In a box, two gases are separated by an airtight partition. If we remove the partition carefully, the two gases mix together with no external energy input. The opposite path is more difficult… a lot of energy would be required to restore the initial state and separate the two gases again. This experiment is one of the simple illustrations of the second principle of thermodynamics: with no contribution of external energy, a system’s disorder (its entropy to be more precise) can only increase.

In recent days, the markets have provided a more spectacular illustration of this second principle of thermodynamics. The market’s entropy – its disorder – is measured by its volatility. In this respect, the last week of August returned to record levels with the CAC 40 moving by around 2,000 points after adding together all the oscillations seen during the week. For an index worth around 4,700 points and gaining a modest 1% over the last week of August, this distance was extremely long. The ratio was fairly similar in the US, with the Dow Jones travelling 8,000 points in one week, explained by several factors including the slower pace of growth in China, low liquidity over the summer period, the influence of automated trading systems and the ETF’s unwindings. Questions concerning automated trading are nevertheless returning increasingly often, on the one hand since its usage is rising (more than 60% of daily orders are now sent by machines) and on the other hand, since these systems are often pro-cyclical, thereby accentuating market amplitudes. The CEO of US high frequency trading company Virtu, stated that historically high gains had been made at the end of this crazy week of trading. Somewhat triumphantly, he reminded that the company was “made” for this type of market. We could be tempted to inverse this message by stating that companies such as Virtu “make” these types of market highly erratic. No-one has the answer to the direction of causal links. One thing is sure however: once a certain threshold of agitation has been crossed, disorder increases in accordance with the principle of thermodynamics mentioned above. So what should those of us who are not ultra-frequency specialists do in this ambient disorder? Two benchmarks remain: valuation and the measure of ambient stress. Valuations in Europe are at standard levels and give no strong signal in either direction. Meanwhile ambient stress is quick to exceed usual thresholds. On Monday 24 August, the VIX (volatility measure for US equities) briefly reached the level of 50. In order to re-situate this figure, note that the VIX was at 12-15 at the beginning of the month and that 50 corresponds to the level of stress reached in…. September 2001 and a level that over the past 20 years, was only exceeded during 2008!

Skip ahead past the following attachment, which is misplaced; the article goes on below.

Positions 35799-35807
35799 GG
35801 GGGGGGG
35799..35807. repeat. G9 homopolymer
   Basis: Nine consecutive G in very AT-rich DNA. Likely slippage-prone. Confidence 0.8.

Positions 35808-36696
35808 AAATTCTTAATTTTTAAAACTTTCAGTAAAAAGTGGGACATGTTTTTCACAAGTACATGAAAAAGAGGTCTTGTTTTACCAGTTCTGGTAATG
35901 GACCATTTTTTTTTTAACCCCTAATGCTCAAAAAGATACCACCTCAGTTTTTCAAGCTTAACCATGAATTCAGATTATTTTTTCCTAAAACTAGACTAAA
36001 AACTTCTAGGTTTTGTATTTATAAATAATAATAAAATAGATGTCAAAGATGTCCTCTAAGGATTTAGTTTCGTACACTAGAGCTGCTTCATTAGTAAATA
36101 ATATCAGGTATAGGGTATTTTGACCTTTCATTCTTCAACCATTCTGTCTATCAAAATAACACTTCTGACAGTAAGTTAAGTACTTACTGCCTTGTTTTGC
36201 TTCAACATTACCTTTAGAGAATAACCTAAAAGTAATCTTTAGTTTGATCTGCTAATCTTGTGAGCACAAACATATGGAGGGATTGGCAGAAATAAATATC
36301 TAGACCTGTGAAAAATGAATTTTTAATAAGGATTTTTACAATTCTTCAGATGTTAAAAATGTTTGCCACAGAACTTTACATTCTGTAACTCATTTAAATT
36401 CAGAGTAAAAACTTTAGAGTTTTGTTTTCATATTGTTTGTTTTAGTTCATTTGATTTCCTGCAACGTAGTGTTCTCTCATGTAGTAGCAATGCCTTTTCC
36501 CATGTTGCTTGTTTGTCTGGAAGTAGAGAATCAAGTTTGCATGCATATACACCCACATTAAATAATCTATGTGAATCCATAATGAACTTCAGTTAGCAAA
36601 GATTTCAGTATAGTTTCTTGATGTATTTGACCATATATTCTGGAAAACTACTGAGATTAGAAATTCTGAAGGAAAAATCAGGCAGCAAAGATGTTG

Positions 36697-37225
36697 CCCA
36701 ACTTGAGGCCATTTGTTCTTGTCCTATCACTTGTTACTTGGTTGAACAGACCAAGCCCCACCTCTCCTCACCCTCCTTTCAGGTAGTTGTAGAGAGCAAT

This is probably the most encouraging news at the end of August: in coming days, we cannot know for sure what the pace of Chinese growth will be, but the markets have already priced in a large share of this uncertainty.

Marc Craquelin